When considering whether to act or not, consider the extent, severity, and context of the outbreak first, as most management options generally can not impact regional spongy moth outbreaks. In certain cases it may be economically feasible to spray large areas. For example, maple syrup producers may be interested in aerial spraying since severe defoliations can reduce maple syrup production. If you are considering spraying, start planning in fall or winter as many of these services book up early. Various insecticides for spongy moths are available at garden centers.
Microbial insecticides are biopesticides made from naturally occurring bacteria, viruses, fungi, or protozoans that can be targeted to a specific pest. The most common of these is Bacillus thuringiensis (Bt), which occurs naturally in soil and on plants. The Bt subspecies kurstaki (Btk) is the most appropriate to use for LDD control.
Btk works best on young caterpillars, which become more resistant to treatment as they mature. When Btk is eaten, the caterpillar becomes paralyzed, stops feeding, and dies of starvation. Btk is harmless to people, animals, and plants, but does affect other young moth and butterfly larvae. Proper application will help limit exposure to non-LDD larvae.
Chemical insecticides are contact poisons. These chemicals can have an impact on a variety of beneficial, native insects (such as bees), as well as nesting birds and other wildlife so they should be used wisely. Spraying is not effective against spongy moth pupae or egg masses, and it is less effective once caterpillars reach 1 inch long.
Horticultural oil insecticides (aka dormant oils) are solutions refined from petroleum or plants and, when applied, smother insects or disrupt the protective coating around eggs. As with chemical insecticides, horticultural oils are non-selective but have the advantage of being relatively safe for humans and animals. The oils should be applied to egg masses in late March to early April before caterpillars emerge, and again in October to early November after adults have ceased activity.
Greater detail on insecticide treatment and timing can be found in the US Forest Service's guide to spongy moths. Professional pesticide applicators can be found online. In order to use restricted insecticides, applicators must be certified. You can check the certification status of a pesticide applicator on our website. We also recommend reviewing our tips for selecting a tree service.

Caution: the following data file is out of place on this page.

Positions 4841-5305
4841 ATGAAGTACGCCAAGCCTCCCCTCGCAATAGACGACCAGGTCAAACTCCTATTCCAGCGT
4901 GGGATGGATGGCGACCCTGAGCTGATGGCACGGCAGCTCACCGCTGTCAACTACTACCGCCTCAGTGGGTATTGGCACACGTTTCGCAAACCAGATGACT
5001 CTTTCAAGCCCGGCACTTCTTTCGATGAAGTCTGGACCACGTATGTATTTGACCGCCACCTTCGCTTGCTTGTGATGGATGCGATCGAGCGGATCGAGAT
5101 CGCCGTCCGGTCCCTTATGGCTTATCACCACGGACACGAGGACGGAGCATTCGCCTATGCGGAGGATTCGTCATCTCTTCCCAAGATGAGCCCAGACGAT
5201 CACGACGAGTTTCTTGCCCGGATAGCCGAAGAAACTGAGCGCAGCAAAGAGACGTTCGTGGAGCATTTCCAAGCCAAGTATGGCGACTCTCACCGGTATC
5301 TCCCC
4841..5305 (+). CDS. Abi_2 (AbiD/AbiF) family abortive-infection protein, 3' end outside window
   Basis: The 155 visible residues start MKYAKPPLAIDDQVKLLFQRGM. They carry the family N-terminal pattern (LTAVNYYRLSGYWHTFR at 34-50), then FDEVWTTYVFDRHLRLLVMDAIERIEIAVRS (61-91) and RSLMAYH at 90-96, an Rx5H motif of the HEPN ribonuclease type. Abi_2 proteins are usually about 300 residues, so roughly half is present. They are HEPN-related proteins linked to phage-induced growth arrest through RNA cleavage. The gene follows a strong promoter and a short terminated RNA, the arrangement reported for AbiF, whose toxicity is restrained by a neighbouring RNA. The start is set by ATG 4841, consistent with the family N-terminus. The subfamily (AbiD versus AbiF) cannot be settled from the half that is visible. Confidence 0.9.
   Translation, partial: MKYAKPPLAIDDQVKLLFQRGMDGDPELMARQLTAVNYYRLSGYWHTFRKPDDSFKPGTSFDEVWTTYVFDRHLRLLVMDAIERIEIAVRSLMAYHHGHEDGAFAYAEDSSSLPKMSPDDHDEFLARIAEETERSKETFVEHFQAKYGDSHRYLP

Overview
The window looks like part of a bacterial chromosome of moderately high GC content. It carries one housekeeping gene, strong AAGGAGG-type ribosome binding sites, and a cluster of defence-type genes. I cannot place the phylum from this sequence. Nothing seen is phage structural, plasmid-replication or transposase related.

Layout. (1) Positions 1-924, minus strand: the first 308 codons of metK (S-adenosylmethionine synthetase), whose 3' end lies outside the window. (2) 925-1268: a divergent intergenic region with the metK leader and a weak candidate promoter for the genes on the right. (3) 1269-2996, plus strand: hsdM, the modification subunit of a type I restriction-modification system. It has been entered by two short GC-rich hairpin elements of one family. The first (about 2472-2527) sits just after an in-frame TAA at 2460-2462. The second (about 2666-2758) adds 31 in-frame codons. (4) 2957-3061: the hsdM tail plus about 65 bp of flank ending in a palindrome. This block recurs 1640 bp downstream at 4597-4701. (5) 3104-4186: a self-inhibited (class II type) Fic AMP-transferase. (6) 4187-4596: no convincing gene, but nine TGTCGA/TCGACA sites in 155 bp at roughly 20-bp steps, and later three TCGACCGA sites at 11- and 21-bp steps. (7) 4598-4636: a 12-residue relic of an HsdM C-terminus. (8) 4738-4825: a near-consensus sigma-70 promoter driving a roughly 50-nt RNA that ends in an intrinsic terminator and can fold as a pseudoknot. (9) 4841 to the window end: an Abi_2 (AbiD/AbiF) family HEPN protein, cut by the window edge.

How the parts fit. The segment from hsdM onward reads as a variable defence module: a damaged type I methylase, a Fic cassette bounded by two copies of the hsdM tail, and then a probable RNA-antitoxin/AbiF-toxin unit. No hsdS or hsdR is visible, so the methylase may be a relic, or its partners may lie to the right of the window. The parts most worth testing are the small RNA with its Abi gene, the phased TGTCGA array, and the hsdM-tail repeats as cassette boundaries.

You can use the egg sampling survey (PDF) in winter to determine if you will have a large infestation and may want to consider spraying.
How to Help Trees Recover From Defoliation
Most healthy trees can withstand a couple years of leaf loss from spongy moth caterpillars. Long-term damage depends on the type of tree as well as how much defoliation took place:
- Conifers - If a needle-bearing tree loses more than 50% of its needles, it probably won't recover. Check it for new needle growth in the months after the caterpillars are gone.
- Hardwoods - A healthy leaf-bearing tree will likely leaf out again as the caterpillars disappear in July/August, though leaves will probably be smaller than usual. If a tree loses ALL its leaves and does not grow any new ones in late summer, check it in the spring. If it still does not leaf out next spring, it has died.
If you have concerns about a dead or dying tree, or if think your tree could endanger a house if it were to fall, contact an arborist .
Losing lots of leaves in spring or summer can stress and weaken trees, which makes them vulnerable to pests, diseases, or competition from invasive plants that move into the now-sunny understory. If you have trees that show signs of recovery after the caterpillars have gone, check on them in the following months to watch for potential issues.
Urban or suburban trees that have been impacted by spongy moth caterpillar damage can benefit from some extra care such as:
- watering during dry or drought conditions,
- weeding around the trunk,
- mulching properly - just 1-2 inches deep and away from the trunk - IF you plan to mulch, and
- scraping off spongy moth egg masses in fall/winter (if applicable).
If you are a woodland owner who saw multiples acres impacted by the caterpillars, watch for new leaves in mid to late summer. If you are considering spraying, start planning in fall or winter as many of these services book up early.